Basically, fluid buildup in the lungs is caused by failure of the left
side of the heart. When the left side of the heart is not pumping
adequately, there is in increase in pressure in the *** vessels before
it...in the lungs. This increased pressure causes fluid to exit the
*** vessels and enter the lung tissue. This is called pulmonary edema.
In situations where pulmonary edema is caused by cardiac problems, the
condition is termed congestive heart failure. Failure of the right side
of the heart (which often occurs simultaneously) causes increased
pressure in the vessels coming from the rest of circulation and often
manifests itself in increased abdominal fluid and liver changes.
It's impossible to say whether the fluid detectable when the first vet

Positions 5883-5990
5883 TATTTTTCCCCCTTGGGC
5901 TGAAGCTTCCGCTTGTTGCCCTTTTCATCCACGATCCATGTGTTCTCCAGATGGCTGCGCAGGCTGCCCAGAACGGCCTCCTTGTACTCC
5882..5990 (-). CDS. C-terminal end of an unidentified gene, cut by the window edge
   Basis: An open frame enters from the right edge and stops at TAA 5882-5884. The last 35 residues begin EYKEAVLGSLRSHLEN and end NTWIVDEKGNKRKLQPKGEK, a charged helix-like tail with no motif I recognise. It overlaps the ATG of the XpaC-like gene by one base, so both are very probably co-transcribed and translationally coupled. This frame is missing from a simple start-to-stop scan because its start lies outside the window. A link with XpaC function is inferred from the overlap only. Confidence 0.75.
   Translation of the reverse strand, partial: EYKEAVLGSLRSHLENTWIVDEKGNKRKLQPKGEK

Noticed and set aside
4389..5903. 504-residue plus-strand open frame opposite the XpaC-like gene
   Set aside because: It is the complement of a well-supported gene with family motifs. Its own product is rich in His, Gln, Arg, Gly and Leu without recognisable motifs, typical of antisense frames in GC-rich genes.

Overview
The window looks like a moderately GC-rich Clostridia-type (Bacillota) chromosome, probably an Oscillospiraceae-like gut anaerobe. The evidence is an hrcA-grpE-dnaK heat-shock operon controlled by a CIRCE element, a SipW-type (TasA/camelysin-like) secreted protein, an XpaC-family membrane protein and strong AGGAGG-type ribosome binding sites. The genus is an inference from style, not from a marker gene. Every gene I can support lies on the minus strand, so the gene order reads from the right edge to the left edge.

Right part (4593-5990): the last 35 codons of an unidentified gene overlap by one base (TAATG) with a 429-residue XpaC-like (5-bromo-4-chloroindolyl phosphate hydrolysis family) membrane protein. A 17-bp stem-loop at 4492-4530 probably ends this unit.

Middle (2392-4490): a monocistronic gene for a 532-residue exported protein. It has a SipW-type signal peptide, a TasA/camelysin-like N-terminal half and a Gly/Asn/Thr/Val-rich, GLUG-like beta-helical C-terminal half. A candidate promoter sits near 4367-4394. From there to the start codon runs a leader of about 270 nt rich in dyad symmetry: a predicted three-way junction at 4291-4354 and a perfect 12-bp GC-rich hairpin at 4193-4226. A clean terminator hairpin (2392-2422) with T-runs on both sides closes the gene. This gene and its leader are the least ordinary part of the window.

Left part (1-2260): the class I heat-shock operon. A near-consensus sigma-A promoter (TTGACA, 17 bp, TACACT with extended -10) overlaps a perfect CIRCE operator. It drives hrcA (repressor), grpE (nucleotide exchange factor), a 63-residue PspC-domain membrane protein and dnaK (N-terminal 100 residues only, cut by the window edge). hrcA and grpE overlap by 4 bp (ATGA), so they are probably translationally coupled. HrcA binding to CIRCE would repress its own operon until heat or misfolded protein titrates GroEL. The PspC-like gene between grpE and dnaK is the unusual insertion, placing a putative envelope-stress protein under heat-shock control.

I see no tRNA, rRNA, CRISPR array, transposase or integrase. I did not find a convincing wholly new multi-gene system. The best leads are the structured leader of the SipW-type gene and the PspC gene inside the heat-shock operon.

say your dog. It is very possible that heart failure had not progressed
to the point where the fluid was readily evident.
Scott Weese DVM, DVSc, DipACVIM
> Today our 9.5 year old basset hound "Buddy" suffered a major heart failure due
> to fluid in his lungs. The Emergency room vet didn't answer my questions
> about how fluid built up in his lungs. Buddy had a heart murmur and has had one
> all his life. On Friday we took him to our vet for a check up, because he had
> lost his appetite and was losing weight. Today he began having a hard time
> breathing and by the time I got him to the vet he was almost passed out. The
> vet said that he was having a hard time breathing even with Oxygen. So I am
> trying to find out did the vet miss fluid in the lungs on Friday or could fluid
> build up in 48 hours enough to push him over the edge.
> Thanks for your assistance